Tweeting Continuing Education: A Twitter Mining on Massive Open Online Courses

Tweeting Continuing Education: A Twitter Mining on Massive Open Online Courses

Ritanjali Panigrahi (Indian Institute of Management, MDU Campus, Rohtak, India) and Praveen Ranjan Srivastava (Indian Institute of Management, MDU Campus, Rohtak, India)
Copyright: © 2018 |Pages: 23
DOI: 10.4018/IJSDS.2018010106
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The rapid growth of technology has transformed education from conventional classroom teaching to learner centred, flexible learning anytime anywhere resulting in the popularity of Massive Open Online Courses (MOOCs). It is evident that many MOOCs have adopted social media tools to engage their learners through information sharing, participation, and collaboration to create and consume information. In addition to this, social media is the best place to understand crowd sentiments considering the massive amount of data being generated. This study through text mining of MOOC providers related Twitter data discovers the sentiments of users towards MOOCs, association rules, and the engagement of MOOC providers in Twitter. This article also analyses the traits of the influencers in seven MOOC providers and discovers that the influencers are popular users with higher numbers of followers count. The implications are discussed for MOOC industry, academic institutions, and the government.
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1. Introduction

The emergence of Web 2.0 in 2000’s (O’Reilly, 2005) has revolutionised the way people interact through the internet encouraging the information sharing, participation, and collaboration of individuals to create and consume information through blogs, wikis, social networking sites, etc. (Rennie and Morrison, 2013). The advancement in technology has also transformed education with reducing the time and space constraints associated with traditional learning methods. Massive open online courses (MOOCs) are gaining popularity for providing online courses to a larger mass for free or with very nominal costs. For instance, the MOOC market is expected to grow from 1.83 billion USD in 2015 to 8.5 billion USD in 2020 (MarketsandMarkets, 2015). Despite the advantages of asynchronous learning of MOOCs and being offered at almost free of cost, the attrition rate is very high (Clow, 2013; Perna et al., 2014). Therefore, it is essential to understand the users’ attitude towards MOOCs, and social media is the best place to understand crowd sentiments considering the massive amount of data being created.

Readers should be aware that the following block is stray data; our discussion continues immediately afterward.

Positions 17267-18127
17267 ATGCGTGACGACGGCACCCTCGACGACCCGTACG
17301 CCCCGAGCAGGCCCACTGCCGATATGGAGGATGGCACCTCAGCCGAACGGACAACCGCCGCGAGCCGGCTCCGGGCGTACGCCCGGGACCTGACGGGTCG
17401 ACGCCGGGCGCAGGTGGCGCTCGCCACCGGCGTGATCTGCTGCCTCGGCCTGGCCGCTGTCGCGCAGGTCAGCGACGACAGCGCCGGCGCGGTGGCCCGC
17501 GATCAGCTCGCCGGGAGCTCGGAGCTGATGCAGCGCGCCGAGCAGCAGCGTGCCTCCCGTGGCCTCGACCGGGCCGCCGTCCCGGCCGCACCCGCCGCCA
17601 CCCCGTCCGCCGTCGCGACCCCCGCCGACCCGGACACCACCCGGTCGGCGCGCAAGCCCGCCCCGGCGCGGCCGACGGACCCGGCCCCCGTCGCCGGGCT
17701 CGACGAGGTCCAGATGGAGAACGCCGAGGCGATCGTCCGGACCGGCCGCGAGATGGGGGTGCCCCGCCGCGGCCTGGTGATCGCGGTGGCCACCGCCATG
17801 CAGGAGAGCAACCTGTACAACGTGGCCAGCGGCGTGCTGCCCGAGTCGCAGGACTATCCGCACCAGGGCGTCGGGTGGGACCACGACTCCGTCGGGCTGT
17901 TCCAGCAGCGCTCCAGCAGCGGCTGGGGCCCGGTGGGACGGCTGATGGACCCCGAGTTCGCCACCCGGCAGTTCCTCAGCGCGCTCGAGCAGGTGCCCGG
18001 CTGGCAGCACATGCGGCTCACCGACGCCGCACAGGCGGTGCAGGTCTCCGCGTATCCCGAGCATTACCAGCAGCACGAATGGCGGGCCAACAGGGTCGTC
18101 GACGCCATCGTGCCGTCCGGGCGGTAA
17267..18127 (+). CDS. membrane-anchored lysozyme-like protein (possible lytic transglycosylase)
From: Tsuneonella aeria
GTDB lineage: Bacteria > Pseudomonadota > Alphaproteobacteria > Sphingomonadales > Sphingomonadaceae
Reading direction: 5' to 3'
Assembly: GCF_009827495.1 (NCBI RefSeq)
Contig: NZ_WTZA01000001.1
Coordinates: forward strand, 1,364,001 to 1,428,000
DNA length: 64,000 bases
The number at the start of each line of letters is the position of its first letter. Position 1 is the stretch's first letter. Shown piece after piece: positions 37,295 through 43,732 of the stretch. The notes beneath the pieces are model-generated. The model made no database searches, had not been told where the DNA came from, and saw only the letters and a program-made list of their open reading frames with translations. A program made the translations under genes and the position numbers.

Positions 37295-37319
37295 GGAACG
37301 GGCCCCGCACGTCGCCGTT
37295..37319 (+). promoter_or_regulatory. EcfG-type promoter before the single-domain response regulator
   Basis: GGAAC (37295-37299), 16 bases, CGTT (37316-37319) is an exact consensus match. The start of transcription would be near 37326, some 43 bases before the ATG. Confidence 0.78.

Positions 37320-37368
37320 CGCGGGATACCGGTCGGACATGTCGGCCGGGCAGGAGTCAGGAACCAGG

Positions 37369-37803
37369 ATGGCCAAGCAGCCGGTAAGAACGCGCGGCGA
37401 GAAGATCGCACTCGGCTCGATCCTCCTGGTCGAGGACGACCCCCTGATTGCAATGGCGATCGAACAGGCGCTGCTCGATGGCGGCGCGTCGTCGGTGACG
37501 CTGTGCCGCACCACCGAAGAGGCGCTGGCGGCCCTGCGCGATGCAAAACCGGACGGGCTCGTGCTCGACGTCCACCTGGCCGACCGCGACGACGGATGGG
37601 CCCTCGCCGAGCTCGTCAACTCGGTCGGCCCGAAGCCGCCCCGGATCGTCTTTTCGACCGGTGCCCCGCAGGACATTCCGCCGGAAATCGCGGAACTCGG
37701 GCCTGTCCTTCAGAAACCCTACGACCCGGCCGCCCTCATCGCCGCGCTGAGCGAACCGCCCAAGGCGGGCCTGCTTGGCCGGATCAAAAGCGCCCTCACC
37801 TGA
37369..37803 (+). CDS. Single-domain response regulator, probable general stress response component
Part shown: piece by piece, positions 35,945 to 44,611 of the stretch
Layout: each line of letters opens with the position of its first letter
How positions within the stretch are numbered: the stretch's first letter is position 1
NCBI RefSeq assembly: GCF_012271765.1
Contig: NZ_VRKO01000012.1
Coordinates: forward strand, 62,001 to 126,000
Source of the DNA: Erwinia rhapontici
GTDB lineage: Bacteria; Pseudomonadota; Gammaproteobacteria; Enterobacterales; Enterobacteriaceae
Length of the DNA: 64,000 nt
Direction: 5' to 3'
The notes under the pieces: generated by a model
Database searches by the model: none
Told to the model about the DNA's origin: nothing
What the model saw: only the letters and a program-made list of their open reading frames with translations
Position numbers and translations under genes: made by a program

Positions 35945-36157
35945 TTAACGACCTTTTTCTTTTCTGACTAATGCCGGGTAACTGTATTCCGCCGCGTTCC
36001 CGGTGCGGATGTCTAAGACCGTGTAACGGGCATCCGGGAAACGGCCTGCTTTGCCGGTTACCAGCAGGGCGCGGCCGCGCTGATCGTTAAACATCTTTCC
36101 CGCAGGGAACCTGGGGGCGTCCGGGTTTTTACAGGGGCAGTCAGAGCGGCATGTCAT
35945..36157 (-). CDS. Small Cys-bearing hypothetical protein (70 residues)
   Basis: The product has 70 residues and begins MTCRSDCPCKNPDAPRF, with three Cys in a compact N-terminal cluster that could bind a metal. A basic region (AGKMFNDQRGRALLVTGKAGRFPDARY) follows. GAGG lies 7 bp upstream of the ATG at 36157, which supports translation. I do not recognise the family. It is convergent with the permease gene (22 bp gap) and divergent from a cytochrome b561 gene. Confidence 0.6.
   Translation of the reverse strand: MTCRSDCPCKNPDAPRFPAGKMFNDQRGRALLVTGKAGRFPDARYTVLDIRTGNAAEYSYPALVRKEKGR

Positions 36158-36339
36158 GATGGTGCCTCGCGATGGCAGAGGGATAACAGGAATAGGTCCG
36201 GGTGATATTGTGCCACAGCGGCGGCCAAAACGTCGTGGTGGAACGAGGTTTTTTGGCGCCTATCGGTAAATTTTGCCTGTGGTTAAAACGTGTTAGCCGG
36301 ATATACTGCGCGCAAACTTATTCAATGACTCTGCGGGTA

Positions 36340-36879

Text analysis from social network sites has helped researchers to understand the research problems and provide suggestions in various areas including product sales (Chong et al., 2016), predicting election results (Rill et al., 2014), comprehending public sentiments in a sensitive situation like disasters (Bai et al., 2016), etc. Similarly, the MOOC-related public sentiments can be mined to understand the opinion of the crowd as MOOC users actively use social media (Delgado-Kloos and Munoz-Organero, 2014; Kravvaris et al., 2016). Twitter can be used as a competitive intelligence source to discover the customers' sentiments about a brand and its competitors in real-time (Jansen et al., 2009). The high speed (140 characters), open community, and asymmetric nature of Twitter allows the tweets to be visible by a wider user base and makes it easier to capture the dynamics of interaction among users, unlike other available social communities. Since MOOC users actively use Twitter to share the topics, question-answers, etc., their sentiments can be captured, and the public opinions regarding MOOCs can be mined.

Many researchers (Chen, 2014; Enriquez-Gibson, 2014; Shen and Kuo, 2015; Rui et al., 2013; Wen et al., 2014; Xia, 2014) have performed text mining on MOOCs from social media data, but they are mostly based on generic MOOC-related keywords or one-or-two MOOC providers. There is little research from the perspective of both MOOC users and providers such as, how MOOC users perceive and engage in social media and how MOOC providers keep their users engaged. The present study aims at seven major MOOC providers namely, Codecademy, Coursera, edX, Khan Academy, Skillshare, Futurelearn, Udacity, and examines (1) the temporal trends, i.e., daily, weekly, and monthly trends of MOOC providers’ related data from Twitter, (2) Association rule mining of tweets to find interesting patterns, (3) Sentiment mining of tweets and categorizing them into positive and negative opinions, (4) Influencer analysis, and (5) Engagement analysis from the provider side.

This paper is structured as follows: Section 2 presents the literature review; Section 3 gives the details of the research framework. Section 4 presents results obtained followed by the discussion in Section 5. Lastly, Section 6 presents the conclusion of the study, limitations and future scope of research.

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